We just issued an analysis of the new proposal from Senators Bob Corker (R-TN) and Claire McCaskill (D-MO) to limit total federal spending to 20.6 percent of GDP, the average from 1970 to 2008. As our report explains, the proposal would force draconian cuts in Social Security, Medicare, and many other programs while making it harder for the nation to recover from recession:
BEYOND THE NUMBERS
As we noted earlier, the Center on Budget and Policy Priorities released a report today explaining why a statutory spending limit like the one Senators Corker and McCaskill have proposed would ultimately lead to draconian cuts in crucial programs like Social Security and Medicare and also could have highly damaging effects in future economic downturns.
Update: The numbers in the third bullet from the excerpted statement below have been updated to reflect corrections.
Today, we released this statement from Jim Horney on the Congressional Budget Office's new budget and economic estimates:
Last night, the Center’s Executive Director, Robert Greenstein, discussed the forthcoming debate over severe spending cuts proposed by the leadership of the U.S. House of Representatives with Chris Edwards of the Cato Institute on PBS’ NewsHour. Watch here:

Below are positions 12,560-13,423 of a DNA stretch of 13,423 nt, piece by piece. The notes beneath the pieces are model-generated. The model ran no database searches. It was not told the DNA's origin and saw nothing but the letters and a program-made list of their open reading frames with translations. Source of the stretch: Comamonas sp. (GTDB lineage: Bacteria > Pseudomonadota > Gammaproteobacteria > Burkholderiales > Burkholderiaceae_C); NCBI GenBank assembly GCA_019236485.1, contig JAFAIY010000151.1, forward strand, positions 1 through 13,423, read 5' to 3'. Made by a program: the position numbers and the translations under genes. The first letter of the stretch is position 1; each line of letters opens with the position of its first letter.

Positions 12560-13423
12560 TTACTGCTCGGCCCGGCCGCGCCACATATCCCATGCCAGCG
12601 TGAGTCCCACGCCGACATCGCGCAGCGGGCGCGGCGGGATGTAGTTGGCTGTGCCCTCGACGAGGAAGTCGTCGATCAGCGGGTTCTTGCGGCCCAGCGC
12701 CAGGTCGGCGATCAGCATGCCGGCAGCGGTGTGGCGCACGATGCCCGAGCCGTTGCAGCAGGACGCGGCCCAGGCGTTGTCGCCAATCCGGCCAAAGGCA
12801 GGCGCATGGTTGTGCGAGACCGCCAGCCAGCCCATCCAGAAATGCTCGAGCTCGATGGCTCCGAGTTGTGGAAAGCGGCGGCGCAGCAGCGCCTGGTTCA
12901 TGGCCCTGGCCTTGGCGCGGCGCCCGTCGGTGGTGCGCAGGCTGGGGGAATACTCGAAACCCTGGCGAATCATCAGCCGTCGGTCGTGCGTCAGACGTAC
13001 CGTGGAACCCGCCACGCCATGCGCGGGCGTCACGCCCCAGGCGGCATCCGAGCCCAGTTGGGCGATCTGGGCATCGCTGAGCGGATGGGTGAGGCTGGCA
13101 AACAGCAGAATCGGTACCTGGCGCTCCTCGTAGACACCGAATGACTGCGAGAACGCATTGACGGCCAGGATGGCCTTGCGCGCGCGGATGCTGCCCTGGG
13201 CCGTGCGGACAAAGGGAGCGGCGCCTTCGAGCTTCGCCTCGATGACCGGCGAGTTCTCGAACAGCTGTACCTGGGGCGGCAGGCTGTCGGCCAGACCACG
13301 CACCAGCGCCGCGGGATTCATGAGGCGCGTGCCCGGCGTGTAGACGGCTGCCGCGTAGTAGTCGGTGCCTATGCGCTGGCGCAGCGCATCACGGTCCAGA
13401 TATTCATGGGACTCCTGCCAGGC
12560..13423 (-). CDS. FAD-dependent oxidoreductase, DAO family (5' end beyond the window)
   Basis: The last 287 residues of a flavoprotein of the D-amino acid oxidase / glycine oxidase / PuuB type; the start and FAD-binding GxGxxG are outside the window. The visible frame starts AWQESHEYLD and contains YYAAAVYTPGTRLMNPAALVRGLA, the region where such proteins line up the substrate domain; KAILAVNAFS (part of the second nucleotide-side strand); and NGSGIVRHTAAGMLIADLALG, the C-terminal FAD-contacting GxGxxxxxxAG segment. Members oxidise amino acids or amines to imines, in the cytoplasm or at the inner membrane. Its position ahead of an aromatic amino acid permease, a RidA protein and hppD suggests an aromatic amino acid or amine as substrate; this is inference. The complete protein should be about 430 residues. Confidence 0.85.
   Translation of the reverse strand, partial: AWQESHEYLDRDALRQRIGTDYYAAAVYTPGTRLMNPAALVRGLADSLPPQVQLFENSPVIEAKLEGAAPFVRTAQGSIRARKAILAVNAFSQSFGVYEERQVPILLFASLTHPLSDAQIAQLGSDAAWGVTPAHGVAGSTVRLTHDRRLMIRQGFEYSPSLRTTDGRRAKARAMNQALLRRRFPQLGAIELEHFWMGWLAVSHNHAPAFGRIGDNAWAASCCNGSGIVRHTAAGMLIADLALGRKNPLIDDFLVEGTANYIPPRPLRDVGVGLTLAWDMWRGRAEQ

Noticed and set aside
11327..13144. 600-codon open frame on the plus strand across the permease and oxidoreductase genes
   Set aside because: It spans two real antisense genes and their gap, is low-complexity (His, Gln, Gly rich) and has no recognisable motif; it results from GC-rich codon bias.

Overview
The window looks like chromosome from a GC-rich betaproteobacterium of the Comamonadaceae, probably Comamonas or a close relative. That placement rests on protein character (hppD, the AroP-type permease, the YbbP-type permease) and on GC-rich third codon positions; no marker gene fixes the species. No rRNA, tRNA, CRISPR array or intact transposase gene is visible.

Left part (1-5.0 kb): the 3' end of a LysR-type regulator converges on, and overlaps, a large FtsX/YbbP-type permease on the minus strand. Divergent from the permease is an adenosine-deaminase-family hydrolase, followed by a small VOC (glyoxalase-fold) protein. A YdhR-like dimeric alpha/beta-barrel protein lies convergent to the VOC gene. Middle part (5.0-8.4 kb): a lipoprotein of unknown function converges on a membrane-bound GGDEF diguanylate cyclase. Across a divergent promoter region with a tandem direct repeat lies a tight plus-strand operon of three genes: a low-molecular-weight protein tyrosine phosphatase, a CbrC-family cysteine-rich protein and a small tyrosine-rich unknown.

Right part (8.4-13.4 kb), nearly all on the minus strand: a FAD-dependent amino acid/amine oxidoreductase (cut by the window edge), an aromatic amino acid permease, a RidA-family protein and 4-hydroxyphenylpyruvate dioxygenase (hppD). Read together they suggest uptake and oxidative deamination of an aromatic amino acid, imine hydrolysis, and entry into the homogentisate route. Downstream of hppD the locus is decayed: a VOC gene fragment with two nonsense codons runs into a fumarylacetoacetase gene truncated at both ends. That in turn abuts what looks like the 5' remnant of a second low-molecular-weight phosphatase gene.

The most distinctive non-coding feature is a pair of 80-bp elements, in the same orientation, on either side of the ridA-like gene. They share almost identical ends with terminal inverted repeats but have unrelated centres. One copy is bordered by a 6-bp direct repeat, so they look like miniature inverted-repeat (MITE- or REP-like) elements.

With House Budget Committee Chair Ryan scheduled to deliver the Republican response to the President’s State of the Union address tomorrow, this is an appropriate time to take another look at the major budget plan Rep. Ryan announced last year. (We’ve issued analyses both of the plan as a whole and of its proposed changes to Social Security.)
George H.W. Bush had it right in 1980 when he labeled the claim that cutting taxes would reduce the budget deficit “voodoo economic policy.” That didn’t stop Senate Minority Leader Mitch McConnell (R-KY) from claiming last summer that the George W. Bush-era tax cuts caused no net revenue loss — a claim that even mainstream Republican economists have thoroughly debunked.
In this podcast, we’ll discuss the new budget rules in the U.S. House of Representatives. I’m Michelle Bazie and I’m joined by Jim Horney, the Center’s Director of Federal Fiscal Policy.
Our analysis of data that the Census Bureau released this week shows that the 2009 American Recovery and Reinvestment Act was one of the single most effective pieces of antipoverty legislation in decades. In 2009, the Recovery Act’s temporary expansion of the safety net kept 4.5 million people out of poverty.
Jim Horney appeared on PBS’ “The NewsHour” last night with Gwen Ifill and the Concord Coalition’s Diane Lim Rogers to discuss the new Congress and promises to cut spending.